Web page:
Oct. 25 2012

A groundbreaking HIV/AIDS study led by Dr. Salim Abdool Karim of the Centre for the AIDS Programme of Research in South Africa (CAPRISA) and the Mailman School's Department of Epidemiology provides important new insights to the human antibody response to HIV, which could provide a key to making an effective AIDS vaccine. Dr. Karim and colleagues describe how changes in the outer covering of the virus found in two HIV-infected South African women triggered the production of potent antibodies able to neutralize a wide range of HIV strains.

The findings are published in the journal Nature Medicine. (See media coverage in The Wall Street Journal.)

syring_news.jpgFor the past five years, Dr. Abdool Karim and the consortium at CAPRISA have been studying how a small subgroup of HIV-infected individuals develop very powerful antibody responses known as broadly neutralizing antibodies. The CAPRISA team initially discovered that two KwaZulu-Natal women, one of whom participated in the earlier CAPRISA tenofovir gel study, could make these rare antibodies. Antibodies isolated from one of the women, were able to neutralize 88% of a large panel of HIV viruses against which it was tested. The other woman’s antibodies neutralized 46%.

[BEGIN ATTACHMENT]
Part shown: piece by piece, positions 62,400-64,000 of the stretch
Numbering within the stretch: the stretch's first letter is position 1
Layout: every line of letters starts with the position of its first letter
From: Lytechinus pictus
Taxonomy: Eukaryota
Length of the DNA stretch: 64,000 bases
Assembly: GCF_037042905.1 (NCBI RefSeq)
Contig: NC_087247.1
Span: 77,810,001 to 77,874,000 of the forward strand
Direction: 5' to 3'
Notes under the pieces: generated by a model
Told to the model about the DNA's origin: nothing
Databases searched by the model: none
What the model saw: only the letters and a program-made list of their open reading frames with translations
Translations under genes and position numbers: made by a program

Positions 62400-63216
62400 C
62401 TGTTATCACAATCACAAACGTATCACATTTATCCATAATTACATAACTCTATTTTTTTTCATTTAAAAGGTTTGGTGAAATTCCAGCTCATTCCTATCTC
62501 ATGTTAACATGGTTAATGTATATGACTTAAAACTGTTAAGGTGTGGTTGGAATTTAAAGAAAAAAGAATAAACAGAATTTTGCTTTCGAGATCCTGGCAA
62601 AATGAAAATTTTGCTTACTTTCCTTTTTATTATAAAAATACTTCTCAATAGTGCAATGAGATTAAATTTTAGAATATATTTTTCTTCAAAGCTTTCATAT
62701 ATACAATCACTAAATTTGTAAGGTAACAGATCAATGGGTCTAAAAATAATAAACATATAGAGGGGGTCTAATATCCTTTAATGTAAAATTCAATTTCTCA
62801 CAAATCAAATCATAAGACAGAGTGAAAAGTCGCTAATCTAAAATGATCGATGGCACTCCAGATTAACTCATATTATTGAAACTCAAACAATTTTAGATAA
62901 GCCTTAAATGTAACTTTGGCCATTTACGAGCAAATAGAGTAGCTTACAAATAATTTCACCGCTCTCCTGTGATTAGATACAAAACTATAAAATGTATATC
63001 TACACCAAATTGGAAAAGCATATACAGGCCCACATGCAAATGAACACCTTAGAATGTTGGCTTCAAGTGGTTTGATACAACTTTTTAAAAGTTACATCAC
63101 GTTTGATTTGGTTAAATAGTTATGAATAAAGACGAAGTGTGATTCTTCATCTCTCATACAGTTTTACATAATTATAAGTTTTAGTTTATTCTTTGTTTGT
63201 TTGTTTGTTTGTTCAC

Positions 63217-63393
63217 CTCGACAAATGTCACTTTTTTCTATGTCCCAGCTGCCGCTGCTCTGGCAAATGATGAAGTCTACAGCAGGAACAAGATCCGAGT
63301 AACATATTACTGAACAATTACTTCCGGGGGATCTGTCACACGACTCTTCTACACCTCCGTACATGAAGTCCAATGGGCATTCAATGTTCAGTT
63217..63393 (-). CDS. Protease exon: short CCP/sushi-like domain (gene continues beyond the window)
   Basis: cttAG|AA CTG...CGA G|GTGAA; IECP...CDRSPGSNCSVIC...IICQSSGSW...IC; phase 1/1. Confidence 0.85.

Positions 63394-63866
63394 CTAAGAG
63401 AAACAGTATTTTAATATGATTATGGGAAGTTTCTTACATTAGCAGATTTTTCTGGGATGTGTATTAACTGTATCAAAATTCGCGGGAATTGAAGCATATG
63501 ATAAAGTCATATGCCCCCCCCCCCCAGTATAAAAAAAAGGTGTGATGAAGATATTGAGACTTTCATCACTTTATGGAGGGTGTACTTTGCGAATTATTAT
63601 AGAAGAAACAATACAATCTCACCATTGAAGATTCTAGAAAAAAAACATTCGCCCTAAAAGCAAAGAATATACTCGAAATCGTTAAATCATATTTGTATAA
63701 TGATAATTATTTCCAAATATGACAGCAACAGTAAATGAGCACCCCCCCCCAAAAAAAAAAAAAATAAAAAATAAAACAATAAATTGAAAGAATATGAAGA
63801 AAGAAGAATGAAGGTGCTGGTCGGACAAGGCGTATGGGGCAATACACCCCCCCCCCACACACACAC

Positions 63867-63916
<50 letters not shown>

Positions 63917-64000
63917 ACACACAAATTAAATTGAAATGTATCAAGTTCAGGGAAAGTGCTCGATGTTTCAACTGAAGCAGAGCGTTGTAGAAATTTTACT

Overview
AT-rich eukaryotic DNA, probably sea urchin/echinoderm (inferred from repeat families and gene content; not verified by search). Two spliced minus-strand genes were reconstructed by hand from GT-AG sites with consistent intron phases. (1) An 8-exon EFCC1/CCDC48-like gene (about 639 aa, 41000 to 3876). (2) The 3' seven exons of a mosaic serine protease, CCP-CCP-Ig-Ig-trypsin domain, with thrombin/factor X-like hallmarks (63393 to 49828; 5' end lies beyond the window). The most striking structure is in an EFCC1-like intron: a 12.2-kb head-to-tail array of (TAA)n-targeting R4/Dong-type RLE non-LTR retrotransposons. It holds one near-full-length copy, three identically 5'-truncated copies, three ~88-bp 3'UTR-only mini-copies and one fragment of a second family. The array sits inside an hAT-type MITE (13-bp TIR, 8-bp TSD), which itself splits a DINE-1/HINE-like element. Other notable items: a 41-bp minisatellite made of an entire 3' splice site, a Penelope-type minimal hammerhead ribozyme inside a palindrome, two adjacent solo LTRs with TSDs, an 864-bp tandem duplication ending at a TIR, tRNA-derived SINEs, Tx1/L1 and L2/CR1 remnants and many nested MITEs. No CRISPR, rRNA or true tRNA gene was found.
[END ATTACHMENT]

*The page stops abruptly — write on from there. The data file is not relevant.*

“Broadly neutralizing antibodies are considered to be the key to making an AIDS vaccine,” said Dr. Salim Abdool Karim, Director of CAPRISA and professor of clinical Epidemiology. “This discovery provides new clues on how vaccines could be designed to elicit broadly neutralizing antibodies. The world needs an effective AIDS vaccine to overcome the global scourge of AIDS.”

While the existence of broadly neutralizing antibodies against HIV has been known for years, such antibodies were only isolated about three years ago. How they were produced remained a mystery until Dr. Abdool Karim and his associates showed that they were trigged by a shift in the position of a glycan, or sugar, in the outer coating of the HIV virus.

The CAPRISA consortium, led by Professor Abdool Karim, involves scientists from the National Institute for Communicable Diseases (NICD) in Johannesburg, the University of KwaZulu-Natal, University of Cape Town and University of the Witwatersrand, and  brings together several of South Africa’s leading laboratory researchers in AIDS with partners in the U.S. This research was funded by the South African government’s Department of Science and Technology, the U.S. National Institutes for Health (through the NIAID-funded Centre for HIV/AIDS Vaccine Immunology) and the Bill & Melinda Gates Foundation.